Pierce turns 32 on Tuesday, and a new lifestyle has him energized as he enters his 12th NBA season. Last month he was one of several Celtics who showed up to media day with a noticeably slimmer frame. While Kendrick Perkins and Glen Davis admitted to dropping up to 15 and 30 pounds respectively, Pierce (who is listed at 235 pounds) isn’t paying attention to the scale.
‘I maybe lost two pounds, I don’t know,’ he said. As for losing body fat, ‘Probably so, I haven’t measured it, but most likely I have.’
Pierce isn’t counting the pounds because it’s how his body feels, not what the scale reads, that matters more to him. And even though he feels young, he understands the reality of being a professional athlete in his 30s. Pierce made a commitment to improve his overall health and kick the habits that could eventually catch up to him.
‘I just think it’s more important because the body is aging, it’s getting older,’ he said. ‘You’re not as quick as you used to be and your body has to adjust with the times. I mean, what I used to do when I was younger are some of the things I can’t do now. I’m stressing more rest, I didn’t sleep as much when I was younger, so a lot of things change. It’s easier to gain weight the older you get so that’s why I decided to change a lot of my habits.’
The change in his physique has more to do with the changes he endorses through his healthy living initiatives rather than a regimented weight loss program.
‘I think it has more to do with my eating habits,’ he said. ‘Ever since I changed everything I’m doing as far as my foundation with The Truth on Health and FitClub34, I’ve got to practice what I preach. I’ve pretty much benefited from the things I’m doing of that nature.’
He added: ‘I’ve just changed up my eating habits as far as eating a lot of fish, chicken, vegetables, not as much red meat ‘ almost no red meat ‘ no sodas, not a lot of juice. I drink a lot of water and Gatorade and Powerade.’
Ray Allen, a stickler for healthy living, already has noticed the changes in Pierce. Allen was 32 when he was traded to the Celtics in 2008, a time when he says he began to get in his best shape by eating better and getting more sleep. He understands firsthand the importance of Pierce taking care of his body at this pivotal stage in his career.
‘Just yesterday in the weight room I told him he was starting to look skinny,’ Allen said. ‘You know, Paul has always had like a heavy look, a heavy body. Now you see in his legs he’s slimming down, his upper body is slimming down. I think it’s the natural evolution when you get into your 30s and your metabolism starts to slow down and you start thinking about eating better, getting more sleep, and then your body starts to show it. And then as for us, this schedule is so demanding you really have no choice, your body will tell you you need more rest.’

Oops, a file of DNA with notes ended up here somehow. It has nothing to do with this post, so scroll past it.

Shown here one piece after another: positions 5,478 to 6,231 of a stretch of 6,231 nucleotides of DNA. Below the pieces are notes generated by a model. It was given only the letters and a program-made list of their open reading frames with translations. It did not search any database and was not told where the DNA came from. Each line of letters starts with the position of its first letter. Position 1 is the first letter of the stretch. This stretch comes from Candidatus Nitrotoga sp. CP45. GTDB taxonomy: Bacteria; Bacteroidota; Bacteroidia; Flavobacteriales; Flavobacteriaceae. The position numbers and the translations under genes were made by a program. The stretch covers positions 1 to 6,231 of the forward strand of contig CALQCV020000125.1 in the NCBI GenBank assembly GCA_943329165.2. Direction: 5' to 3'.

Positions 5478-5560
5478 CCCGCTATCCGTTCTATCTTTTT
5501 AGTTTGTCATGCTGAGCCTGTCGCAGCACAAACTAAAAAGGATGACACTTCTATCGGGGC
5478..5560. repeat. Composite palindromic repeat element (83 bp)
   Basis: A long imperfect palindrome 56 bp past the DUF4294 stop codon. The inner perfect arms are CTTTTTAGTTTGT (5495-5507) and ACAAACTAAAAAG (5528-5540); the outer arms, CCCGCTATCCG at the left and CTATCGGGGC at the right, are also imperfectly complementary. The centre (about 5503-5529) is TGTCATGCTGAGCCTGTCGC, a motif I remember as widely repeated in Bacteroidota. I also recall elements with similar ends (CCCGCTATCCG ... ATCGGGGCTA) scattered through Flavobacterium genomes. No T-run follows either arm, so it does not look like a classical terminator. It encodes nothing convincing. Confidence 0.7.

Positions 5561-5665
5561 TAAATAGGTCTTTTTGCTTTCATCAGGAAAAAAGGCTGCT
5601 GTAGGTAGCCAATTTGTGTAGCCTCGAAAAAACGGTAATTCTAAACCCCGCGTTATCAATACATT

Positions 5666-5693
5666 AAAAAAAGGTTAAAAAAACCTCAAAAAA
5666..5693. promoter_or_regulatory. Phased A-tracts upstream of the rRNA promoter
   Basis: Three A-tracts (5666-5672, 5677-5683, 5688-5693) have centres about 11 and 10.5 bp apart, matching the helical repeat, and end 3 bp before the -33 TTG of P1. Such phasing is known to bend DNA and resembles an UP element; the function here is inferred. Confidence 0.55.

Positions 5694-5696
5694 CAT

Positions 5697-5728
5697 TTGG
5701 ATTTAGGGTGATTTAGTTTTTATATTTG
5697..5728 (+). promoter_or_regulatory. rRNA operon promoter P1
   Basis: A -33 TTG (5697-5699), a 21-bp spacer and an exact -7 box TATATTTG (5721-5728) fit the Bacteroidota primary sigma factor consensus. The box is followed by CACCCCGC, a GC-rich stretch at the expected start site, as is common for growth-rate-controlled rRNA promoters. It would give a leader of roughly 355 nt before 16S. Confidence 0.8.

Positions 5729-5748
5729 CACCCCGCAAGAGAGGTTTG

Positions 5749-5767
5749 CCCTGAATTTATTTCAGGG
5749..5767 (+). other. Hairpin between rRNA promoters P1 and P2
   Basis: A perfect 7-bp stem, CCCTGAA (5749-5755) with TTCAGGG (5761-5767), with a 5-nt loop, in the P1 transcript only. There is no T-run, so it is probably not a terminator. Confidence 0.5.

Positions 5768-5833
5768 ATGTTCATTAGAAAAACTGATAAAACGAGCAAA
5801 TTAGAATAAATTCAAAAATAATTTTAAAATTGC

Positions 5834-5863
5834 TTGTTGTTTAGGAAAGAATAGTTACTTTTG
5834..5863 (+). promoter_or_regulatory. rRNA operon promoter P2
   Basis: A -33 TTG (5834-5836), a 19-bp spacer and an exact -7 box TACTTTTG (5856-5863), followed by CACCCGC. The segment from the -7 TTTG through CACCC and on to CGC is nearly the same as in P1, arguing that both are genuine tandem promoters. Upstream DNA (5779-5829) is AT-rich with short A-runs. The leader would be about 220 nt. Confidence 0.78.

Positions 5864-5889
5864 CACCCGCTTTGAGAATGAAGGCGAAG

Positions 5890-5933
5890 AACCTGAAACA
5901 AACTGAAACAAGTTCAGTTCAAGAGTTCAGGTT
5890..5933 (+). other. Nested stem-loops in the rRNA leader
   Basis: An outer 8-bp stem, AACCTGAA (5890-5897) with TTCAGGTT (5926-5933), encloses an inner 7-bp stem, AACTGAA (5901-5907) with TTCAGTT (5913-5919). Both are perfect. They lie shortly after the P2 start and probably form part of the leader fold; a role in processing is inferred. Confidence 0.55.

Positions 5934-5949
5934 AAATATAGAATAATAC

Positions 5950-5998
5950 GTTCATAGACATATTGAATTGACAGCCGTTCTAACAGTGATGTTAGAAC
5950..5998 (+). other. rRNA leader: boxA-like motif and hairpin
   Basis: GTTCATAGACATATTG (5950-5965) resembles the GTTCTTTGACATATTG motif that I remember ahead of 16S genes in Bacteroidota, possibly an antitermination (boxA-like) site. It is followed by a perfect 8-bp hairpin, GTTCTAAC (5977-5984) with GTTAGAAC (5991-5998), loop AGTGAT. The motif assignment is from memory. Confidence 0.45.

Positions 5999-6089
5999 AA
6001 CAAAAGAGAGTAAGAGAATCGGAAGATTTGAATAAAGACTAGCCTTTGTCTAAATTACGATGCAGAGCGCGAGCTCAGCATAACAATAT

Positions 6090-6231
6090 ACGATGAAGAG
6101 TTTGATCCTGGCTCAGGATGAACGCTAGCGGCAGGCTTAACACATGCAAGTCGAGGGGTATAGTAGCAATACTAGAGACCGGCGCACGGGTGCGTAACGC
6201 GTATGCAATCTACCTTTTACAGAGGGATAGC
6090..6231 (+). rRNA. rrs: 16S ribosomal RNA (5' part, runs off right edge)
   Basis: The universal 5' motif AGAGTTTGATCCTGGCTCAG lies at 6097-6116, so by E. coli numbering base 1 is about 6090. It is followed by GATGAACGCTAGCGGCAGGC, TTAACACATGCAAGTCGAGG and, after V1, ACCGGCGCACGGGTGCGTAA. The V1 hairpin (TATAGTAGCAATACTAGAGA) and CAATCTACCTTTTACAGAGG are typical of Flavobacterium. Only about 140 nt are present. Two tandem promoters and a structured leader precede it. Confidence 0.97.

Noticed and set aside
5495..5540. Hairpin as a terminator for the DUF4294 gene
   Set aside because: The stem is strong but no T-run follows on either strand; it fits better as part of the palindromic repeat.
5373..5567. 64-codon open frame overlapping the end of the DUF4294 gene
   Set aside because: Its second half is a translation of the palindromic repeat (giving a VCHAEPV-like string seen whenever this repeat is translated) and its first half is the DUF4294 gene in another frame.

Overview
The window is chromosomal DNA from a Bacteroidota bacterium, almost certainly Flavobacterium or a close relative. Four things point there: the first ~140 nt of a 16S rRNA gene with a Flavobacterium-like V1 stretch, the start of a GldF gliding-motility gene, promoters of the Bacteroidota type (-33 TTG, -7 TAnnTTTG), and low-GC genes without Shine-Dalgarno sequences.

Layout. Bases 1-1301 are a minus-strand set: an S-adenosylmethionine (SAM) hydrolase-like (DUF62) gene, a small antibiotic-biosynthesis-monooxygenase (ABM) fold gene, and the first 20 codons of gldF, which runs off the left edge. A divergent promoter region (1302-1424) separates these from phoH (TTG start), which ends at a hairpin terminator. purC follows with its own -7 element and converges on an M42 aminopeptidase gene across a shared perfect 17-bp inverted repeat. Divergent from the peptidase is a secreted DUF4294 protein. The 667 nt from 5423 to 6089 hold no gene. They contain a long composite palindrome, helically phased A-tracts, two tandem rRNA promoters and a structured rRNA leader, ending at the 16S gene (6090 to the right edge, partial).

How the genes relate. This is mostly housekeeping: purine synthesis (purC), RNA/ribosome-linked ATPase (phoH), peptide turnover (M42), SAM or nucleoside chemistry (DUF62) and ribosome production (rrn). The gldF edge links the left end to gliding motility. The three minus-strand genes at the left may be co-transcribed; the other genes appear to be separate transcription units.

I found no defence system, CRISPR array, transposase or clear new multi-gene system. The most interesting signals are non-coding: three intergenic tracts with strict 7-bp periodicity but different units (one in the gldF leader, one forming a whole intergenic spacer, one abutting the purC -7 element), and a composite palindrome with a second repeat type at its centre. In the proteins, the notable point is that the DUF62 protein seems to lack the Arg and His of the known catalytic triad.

Pierce has learned to listen to his body, and because of this he can celebrate his 32nd birthday feeling like he’s in his 20s.
|Football a Touchdown for Celtics Chemistry||at 12:26 am ET|
With seconds left in regulation between Wallace’s favorite team, the Kansas City Chiefs, and Perkins’ hometown club, the Chiefs scored a touchdown to force overtime. It was enough to send Perkins back into the trainer’s room while Wallace gloated in the last-second comeback.
‘Everybody has their own teams and they’re rooting for their hometown,’ said Michael Sweetney while he watched the game from his locker. ‘Especially with ‘Sheed with Kansas City, Perk with Dallas, Paul [Pierce] likes the Patriots, and I’m from D.C. so I’ve got the [Washington] Redskins, we all just get around and talk trash. It brings us together. We have a good time.’
For the Celtics, following football is another experience to strengthen their team chemistry. Many of the players, including Glen Davis and Marquis Daniels, played in high school. Their passion for the sport now brings them together in the pros.
‘We’re all football fans,’ said Davis, a New Orleans Saints follower. ‘Football’s an American sport. Every guy likes football, we like to talk about football, and everybody talks about athletes.’
According to Daniels, this game is a common thread among many NBA players. The Orlando native, who is a fan of any Florida football team, recalls friendly rivalries among teammates when he played for the Mavericks and Pacers. In many cases a lost prediction would result in having to wear the opposition’s jersey.
Sweetney, however, has never played for a team where Sundays are so significant.
‘This is my first team being around something like this, just the camaraderie, everything,’ he said. ‘It’s just something special right now. Like I told you before ‘ and I’m not bad mouthing other teams ‘ the two teams I’ve been on [Bulls and Knicks], we’ve never done this. Guys enjoy each other, not just on the floor.’
In that moment, Wallace enjoyed himself as he continued his celebration. Even though his initial outburst was directed at Perkins, Sweetney was not exempt from the cheers. As Sweetney explained, Wallace is a ‘true diehard fan’ who would stick by the Chiefs even if they only won one game this season.
‘Yeah, Sweet, say something now, Sweet!’ Wallace jokingly yelled out.
‘I was talking trash to him all week,’ Sweetney admitted, ‘and we lost today.’